So what’s the story in Texas?Recently, many Texas leaders have been using the phrase “the Texas Century” to tell one Texas story. I like the poetry of that phrase. It summarizes a portion of our recent past and what we envision for the future. The Texas Century is based on the idea that since 2000, Texas has not only weathered the economic storm better than most states, but that we have in fact set the bar that other states should strive for.Recently, Texas was ranked as the best state in which to do business.E1 But we were also recently ranked 35th in overall child well-being, 42nd in child poverty, 48th in teen births, and 50th in repeat teen births and percentage of uninsured children.E2The contrast between the successes of our business community and the struggles of our human community were noticeably juxtaposed on the front page of the AAS at the beginning of last session.
What do the numbers and these two stories say about our priorities?
17% growth in number
But as our numbers grow, so do our needs. Texas’ growing child population will always be an asset, as long as we educate them and provide them opportunities to contribute to our economy.
Table B05003We need to implement policies that will enable our kids to grow into healthy, educated adults, which means anticipating growth and embracing the opportunities inherent in our diversity.
Texas’ population is growing rapidly in large part because of our high birth rate. In 20087, 405,242 babies were born in Texas—the 2nd highest birth rate in the country (behind only Utah)But entering the world healthy is no guarantee.
TX = 39%Early, consistent, quality prenatal care is paramount for the health of mom and baby. Babies born to women who receive prenatal care are less likely to be born too small or to die before their first birthday.9 The moms are also more likely to be in better health and to access pediatric care for their baby.10 For many women, prenatal care is their first entry into the health care system. An important step to improving maternal and infant outcomes is to connect women to the health care system throughout their lifetimes. That way, if and when they decide to have children, they will be healthier to begin with, and will be better prepared to access prenatal care.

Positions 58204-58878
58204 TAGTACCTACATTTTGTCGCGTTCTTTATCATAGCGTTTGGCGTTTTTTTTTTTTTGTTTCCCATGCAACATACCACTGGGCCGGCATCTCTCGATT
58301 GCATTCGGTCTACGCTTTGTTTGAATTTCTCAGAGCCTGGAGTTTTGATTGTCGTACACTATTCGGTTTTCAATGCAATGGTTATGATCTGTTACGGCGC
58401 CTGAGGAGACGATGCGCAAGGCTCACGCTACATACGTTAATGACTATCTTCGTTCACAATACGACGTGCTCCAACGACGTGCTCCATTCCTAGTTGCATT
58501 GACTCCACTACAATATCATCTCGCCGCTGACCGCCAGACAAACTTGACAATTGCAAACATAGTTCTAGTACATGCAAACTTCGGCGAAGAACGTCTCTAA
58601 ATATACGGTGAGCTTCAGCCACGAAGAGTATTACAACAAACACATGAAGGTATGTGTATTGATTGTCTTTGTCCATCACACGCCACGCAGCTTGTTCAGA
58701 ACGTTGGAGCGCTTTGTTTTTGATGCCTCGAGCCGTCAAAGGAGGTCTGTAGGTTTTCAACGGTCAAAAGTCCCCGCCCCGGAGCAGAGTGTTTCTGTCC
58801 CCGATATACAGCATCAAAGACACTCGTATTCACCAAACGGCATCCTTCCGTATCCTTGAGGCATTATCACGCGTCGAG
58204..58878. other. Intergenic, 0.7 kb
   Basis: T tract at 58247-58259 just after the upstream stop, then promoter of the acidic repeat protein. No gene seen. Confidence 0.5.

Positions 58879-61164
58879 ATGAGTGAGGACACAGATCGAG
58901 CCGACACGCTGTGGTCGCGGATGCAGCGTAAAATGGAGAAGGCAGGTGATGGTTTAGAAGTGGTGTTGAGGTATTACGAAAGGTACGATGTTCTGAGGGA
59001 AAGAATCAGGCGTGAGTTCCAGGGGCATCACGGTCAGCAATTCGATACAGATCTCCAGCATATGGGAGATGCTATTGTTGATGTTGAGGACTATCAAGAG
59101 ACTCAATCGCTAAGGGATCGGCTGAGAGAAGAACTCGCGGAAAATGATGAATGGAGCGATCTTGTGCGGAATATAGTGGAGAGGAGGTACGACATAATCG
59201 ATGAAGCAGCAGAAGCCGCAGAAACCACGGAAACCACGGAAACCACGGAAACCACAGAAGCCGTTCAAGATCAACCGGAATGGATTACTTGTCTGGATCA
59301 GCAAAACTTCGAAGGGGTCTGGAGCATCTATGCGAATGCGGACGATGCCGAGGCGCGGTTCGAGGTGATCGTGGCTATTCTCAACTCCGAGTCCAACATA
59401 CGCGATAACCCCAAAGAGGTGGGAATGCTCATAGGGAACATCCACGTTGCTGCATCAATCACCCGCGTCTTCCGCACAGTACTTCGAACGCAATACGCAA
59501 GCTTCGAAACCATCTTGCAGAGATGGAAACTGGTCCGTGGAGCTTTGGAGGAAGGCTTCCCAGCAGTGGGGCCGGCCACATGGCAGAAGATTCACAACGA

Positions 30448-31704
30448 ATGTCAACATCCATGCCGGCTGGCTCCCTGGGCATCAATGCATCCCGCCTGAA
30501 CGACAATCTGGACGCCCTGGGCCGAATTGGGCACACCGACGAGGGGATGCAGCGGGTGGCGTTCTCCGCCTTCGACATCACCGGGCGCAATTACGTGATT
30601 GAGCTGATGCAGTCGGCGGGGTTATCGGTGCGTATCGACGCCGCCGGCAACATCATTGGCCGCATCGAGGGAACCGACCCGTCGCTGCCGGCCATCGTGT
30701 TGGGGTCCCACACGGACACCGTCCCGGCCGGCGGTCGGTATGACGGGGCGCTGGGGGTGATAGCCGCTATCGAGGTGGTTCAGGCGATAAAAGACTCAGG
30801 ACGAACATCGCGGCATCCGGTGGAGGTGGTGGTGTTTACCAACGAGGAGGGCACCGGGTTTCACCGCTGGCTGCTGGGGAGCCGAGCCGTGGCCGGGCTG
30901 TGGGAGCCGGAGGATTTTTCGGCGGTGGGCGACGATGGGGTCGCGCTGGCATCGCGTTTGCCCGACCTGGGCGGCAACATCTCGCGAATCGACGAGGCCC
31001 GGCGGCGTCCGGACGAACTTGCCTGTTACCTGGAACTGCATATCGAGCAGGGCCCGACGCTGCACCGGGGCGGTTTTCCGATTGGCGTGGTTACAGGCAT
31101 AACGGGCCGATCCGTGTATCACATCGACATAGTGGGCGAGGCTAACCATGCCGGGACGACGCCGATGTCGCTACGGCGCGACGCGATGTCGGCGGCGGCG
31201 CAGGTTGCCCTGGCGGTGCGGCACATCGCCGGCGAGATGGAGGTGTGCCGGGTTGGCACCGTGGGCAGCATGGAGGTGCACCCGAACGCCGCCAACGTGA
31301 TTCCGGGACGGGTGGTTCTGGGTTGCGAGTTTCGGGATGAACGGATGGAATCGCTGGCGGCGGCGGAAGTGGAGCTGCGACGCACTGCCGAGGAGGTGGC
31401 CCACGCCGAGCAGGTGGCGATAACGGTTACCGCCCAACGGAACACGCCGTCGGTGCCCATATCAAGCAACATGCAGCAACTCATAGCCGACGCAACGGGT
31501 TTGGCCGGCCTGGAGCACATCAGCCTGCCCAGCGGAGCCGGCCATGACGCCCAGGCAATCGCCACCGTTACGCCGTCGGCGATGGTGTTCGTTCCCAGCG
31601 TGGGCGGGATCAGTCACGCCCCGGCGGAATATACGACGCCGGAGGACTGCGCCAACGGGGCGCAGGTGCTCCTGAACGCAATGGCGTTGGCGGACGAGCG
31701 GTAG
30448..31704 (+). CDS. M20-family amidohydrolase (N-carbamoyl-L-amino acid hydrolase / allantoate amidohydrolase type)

Medicaid WHP saved Texas Medicaid over $45 million in a year from 2009-2011. LBB estimates cuts will lead to over 20,000 additional low-income pregnancies, costing Texas Medicaid about $100 million in 2012-13!This comes on top of a 66 percent funding cut ($73 million) for the Department of State Health Services’ Family Planning Program which already eliminated basic prevention and birth control for at least 150,000 women. DSHS Family Planning Program cuts in 2011 session to 2012-13 budget = 66%FPP cuts affected 150,000 women + 130,000 women affected by WHP changesTexas’ choices should prioritize fiscal and physical health. Ending 80 percent of Texas’ family planning programs does neither.
We all know that whether rich or poor, Black or White, every Texas child deserves to be healthy and have access to the care they need. Yet 1.2 million kids in this state (nearly 236K in Harris Co.) lack the access to care they need to grow healthy and strong. Harris Co = 291,960 (19.5%)
Table HIB-5 from CPS Historical Tableswww.census.gov/hhes/www/hlthins/data/historical/HIB_tables.htmlThe good news is that the percentage of uninsured kids is significantly lower than it was just a few years ago. Texas provided additional resources for the eligibility system (e.g. more eligibility staff, better training, IT improvements) and reduced barriers to enrollment (e.g., allowing applications and renewal by mail) in our public health insurance programs
CHIP2000: CHIP established2003: CHIP 6-month eligibility (lost 16,000)2007: CHIP 12-month eligibility reinstatedMedicaid2002: applying for Medicaid made simpler2006-2008: Failed privatization attempt leads to crisis in applications for public health insurance2009-2011: Improved eligibility systemUnfortunately, the 2011 Legislature made substantial cuts to Medicaid and the Children’s Health Insurance Program (CHIP), which threaten that progress. Facing a $27 billion revenue shortfall, our legislators chose to reduce health and human services spending by $10 billion for the next two years—pledging to restore $5 billion of that funding in January 2013—rather than raising new revenues or using the state’s rainy day fund. Even if the 2013 Legislature makes good on that pledge, the remaining cuts are projected to significantly affect access to care for low-income Texas children and affect the health of our whole community
Geography: TX = 78%, U.S. = 84%When 7.5 million Texans no longer have a lifetime limit on their health insurance, it’s obvious that health reform is good!More than 300,000 young Texans have stayed on their parent’s insurance thanks to ACA.More than 15% of Texas children now have access to additional preventive services through their insurer thanks to #ACA.